One of his final emails revolted me - it was all about how my daughter could become a 'hooker for Jesus'." It seemed Shalip had wanted Laura to indulge in "flirty fishing" herself.
Judith Marmont, a teacher and child protection officer at Laura's school, said that staff had been worried by the girl's predicament. "She looked unhappy and she wasn't interacting with the class. Her friends were concerned about how she was cutting herself off, the classic behaviour of someone being recruited into a cult."
They took their lead from Graham Baldwin, an exit counsellor who runs Catalyst, a group that helps people who have left cults and fringe movements, and he advised staff to keep asking Laura questions about the group. They asked: What did she know about them? What were their motives? What did she know of Shalip?
Sarah Miore, an information officer for the Children of God, who now call themselves The Family, denies that the group use flirty fishing to recruit people. "That practice stopped in l987," she says.
Ian Haworth, from The Cult Information Centre, would like to see cult awareness on the curriculum. He was recruited himself after signing up for a quit smoking course in the 1970s that turned out to be a front for a religious group. Within days he had resigned from his job as a communications consultant to join the movement.
"If schools prepare their pupils for what is likely to happen to them if they get recruited, then it's not only protecting them for their school and university years but for the rest of their lives," he says. "Pupils need to be made to understand that 'cults want me'. Everyone thinks it happens to someone else, but it can happen to anyone. No one 'joins' a cult - they are targeted and recruited using very sophisticated, tried and tested techniques."
He addresses about 50 schools a year on the subject, including Eton College. But the vast majority of takers are still private schools with the funding to pursue what is still regarded as an "add-on" subject (wealthier pupils are also seen as richer pickings for cults).
Cult awareness has decreased partly, Ian says, because members have ceased to be visible. "They are more likely to wear smart suits now than weirdo hippy gear or funny outfits associated with 1960s and 1970s groups, and their low visibility makes them more dangerous."
Teenagers can be vulnerable to such groups, which can seem more attractive than the mainstream religions, particularly when celebrities are involved. It may be difficult for them to distinguish between beliefs such as the fashionable and ostensibly harmless Kabbalah, an esoteric offshoot of Judaism, espoused by Madonna, and more sinister groups.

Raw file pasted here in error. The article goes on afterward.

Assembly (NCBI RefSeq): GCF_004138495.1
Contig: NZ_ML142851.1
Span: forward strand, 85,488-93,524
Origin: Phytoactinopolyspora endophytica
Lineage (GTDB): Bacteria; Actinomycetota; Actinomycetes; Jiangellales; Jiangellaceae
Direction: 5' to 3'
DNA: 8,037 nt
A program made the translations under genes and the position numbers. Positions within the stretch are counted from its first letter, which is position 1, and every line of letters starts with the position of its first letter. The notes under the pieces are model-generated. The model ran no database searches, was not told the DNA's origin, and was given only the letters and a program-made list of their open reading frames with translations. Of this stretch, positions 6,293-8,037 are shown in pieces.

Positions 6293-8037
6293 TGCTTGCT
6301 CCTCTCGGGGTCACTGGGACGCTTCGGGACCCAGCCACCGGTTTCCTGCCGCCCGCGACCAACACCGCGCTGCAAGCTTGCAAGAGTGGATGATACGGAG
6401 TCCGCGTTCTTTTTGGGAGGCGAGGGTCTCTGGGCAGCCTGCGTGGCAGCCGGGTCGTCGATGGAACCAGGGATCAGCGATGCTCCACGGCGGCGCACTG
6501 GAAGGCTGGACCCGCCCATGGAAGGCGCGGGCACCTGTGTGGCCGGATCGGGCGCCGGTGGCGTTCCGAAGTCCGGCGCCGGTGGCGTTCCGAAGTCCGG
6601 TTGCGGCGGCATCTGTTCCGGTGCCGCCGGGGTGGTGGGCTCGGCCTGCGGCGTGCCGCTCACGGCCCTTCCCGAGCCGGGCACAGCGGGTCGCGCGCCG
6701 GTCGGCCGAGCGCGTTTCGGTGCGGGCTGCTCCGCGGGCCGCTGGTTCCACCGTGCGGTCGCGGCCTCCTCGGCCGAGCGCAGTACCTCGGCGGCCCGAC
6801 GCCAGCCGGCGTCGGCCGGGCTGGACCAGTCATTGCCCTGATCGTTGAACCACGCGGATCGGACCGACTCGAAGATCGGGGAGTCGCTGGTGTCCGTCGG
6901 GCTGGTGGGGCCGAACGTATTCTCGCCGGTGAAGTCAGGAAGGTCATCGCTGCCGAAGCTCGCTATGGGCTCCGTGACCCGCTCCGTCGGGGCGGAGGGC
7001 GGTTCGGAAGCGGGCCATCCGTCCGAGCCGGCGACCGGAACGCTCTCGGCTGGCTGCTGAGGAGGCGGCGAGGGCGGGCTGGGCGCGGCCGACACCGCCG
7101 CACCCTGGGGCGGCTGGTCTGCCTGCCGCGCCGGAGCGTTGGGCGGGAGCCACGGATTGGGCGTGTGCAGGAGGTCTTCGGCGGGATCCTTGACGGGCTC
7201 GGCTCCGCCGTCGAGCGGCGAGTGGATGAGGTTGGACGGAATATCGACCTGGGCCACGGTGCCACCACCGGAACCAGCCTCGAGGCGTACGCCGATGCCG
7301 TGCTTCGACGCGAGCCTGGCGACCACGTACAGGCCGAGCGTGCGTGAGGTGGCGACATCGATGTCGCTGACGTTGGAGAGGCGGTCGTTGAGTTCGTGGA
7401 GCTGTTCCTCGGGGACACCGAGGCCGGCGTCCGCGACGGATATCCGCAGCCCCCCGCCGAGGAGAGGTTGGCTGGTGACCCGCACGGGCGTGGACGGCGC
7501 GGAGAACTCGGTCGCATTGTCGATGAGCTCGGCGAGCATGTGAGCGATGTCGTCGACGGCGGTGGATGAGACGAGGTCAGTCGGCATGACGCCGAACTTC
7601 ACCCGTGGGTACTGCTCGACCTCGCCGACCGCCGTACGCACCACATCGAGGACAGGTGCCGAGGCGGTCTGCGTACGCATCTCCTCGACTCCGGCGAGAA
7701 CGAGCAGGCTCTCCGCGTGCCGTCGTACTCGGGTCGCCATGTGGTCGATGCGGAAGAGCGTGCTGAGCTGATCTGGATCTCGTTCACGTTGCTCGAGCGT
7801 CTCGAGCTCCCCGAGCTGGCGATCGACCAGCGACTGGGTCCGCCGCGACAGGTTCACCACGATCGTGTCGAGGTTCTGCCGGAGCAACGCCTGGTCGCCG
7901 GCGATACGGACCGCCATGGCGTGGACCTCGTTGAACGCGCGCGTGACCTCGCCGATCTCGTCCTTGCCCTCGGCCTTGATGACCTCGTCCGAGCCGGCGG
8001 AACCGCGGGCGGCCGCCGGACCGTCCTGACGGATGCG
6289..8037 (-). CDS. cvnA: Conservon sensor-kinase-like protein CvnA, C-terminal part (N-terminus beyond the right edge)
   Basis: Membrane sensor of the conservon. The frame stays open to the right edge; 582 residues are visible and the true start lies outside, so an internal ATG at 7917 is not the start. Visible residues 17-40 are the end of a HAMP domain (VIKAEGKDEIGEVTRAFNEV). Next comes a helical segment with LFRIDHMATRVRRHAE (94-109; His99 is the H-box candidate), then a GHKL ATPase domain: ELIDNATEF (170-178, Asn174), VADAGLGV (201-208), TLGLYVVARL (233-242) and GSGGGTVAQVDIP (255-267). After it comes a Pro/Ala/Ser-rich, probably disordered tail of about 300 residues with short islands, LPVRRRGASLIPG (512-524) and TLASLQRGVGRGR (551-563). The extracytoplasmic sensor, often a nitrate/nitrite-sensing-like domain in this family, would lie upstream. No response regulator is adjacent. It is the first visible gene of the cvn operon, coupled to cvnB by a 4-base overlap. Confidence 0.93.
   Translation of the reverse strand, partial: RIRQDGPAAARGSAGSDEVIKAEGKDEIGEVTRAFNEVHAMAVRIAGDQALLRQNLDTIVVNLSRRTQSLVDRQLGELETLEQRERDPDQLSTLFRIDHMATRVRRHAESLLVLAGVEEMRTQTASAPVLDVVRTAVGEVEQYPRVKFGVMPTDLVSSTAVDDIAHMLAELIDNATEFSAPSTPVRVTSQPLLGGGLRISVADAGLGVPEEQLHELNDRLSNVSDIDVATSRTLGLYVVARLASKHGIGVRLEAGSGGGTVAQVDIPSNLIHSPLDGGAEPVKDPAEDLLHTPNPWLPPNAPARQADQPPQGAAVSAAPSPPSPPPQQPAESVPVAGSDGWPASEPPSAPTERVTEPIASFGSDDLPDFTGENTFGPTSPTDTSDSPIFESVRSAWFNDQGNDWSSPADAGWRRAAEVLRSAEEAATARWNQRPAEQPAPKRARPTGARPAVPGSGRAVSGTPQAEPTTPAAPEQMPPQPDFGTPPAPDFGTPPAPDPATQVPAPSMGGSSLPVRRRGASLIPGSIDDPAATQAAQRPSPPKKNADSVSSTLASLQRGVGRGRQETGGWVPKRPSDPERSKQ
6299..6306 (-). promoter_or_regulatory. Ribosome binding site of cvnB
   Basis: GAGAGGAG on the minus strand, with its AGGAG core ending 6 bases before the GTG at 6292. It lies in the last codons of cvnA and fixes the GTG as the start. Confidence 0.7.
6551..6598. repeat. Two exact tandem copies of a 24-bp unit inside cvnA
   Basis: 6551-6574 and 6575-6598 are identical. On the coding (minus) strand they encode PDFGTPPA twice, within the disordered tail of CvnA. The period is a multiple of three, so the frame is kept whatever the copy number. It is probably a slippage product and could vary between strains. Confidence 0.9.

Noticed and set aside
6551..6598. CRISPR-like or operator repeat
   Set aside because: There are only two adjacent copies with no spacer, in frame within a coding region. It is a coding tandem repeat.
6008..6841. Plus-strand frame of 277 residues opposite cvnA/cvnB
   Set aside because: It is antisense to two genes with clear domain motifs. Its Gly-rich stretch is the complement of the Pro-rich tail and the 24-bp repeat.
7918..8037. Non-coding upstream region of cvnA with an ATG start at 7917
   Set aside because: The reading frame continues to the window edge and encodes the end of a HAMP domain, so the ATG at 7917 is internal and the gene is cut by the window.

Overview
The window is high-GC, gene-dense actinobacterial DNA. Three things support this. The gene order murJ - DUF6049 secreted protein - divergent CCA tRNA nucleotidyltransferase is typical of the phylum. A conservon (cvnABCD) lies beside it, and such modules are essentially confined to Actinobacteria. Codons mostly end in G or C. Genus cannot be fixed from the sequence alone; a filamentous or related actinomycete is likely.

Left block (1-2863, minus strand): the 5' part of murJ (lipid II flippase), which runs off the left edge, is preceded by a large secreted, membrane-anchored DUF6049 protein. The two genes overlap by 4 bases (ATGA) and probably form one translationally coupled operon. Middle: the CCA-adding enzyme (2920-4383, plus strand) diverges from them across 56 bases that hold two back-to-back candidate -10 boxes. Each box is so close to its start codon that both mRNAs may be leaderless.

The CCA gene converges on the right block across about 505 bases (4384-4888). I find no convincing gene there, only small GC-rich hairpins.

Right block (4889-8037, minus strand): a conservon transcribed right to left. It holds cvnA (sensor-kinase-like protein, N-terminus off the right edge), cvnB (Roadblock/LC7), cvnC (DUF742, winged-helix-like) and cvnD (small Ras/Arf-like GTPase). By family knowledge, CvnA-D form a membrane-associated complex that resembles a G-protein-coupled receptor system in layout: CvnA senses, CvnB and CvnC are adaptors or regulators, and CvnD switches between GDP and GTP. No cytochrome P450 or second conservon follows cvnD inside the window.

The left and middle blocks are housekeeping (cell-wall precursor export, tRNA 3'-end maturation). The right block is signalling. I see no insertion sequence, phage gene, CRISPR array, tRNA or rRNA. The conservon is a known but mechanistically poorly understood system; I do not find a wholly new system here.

Audrey Chaytor has run a help group for families and former cult members since two of her daughters were recruited as Scientologists. "Sadly, it always seems to take a disaster to happen first before headteachers see cults as the threat they are," she says.
Some names have been changed.
Strategies to spot and help pupils who have been recruited
- If a pupil has become withdrawn and secretive, distant from their family and friends, and begun using cult jargon, they could be at risk.
- Prompt the pupil with questions about their new acquaintances. What do they know about this organisation? What are their motives?
- Do not be angry or confrontational, accuse them of being in a cult, being "brainwashed", or ridicule their beliefs. It will only alienate them further.
- Engage the help of organisations specialising in counter-cult work, but make sure to verify their credentials.
Who are they?
- Scientology. Founded on a self-help system created by science fiction writer L. Ron Hubbard, it advocates eliminating negative mental states by a process called "auditing". Famous supporters include Tom Cruise and John Travolta.
- Children of God. A new-age Christian movement founded in the 1960s, which used "flirty fishing" to recruit new members using sex.
- The Moonies. Otherwise known as the Unification Church, this sect prizes marriage and made the Guinness World Records in 1992 after a mass wedding of 30,000 couples.
- International Church of Christ. A non-conformist Christian sect that has been banned from some campuses because of its aggressive recruitment techniques.
- ISKCON. The Hare Krishna movement was popularised by George Harrison, the ex-Beatle, but was later sued by a group of former members for child abuse in 2000.
- The Cult Information Centre, 0870 777 3800, www.cultinformation.org.uk .
- The Family Survival Trust helps ex members and families. Call 0845 603 7121 or visit www.fair-cult-concern.co.uk .
- Catalyst, a charity that helps former cult members. Call 020 8545 6920.
- You can also read Cults: a practical guide by Ian Haworth, Pounds 3.99, Cult Information Centre.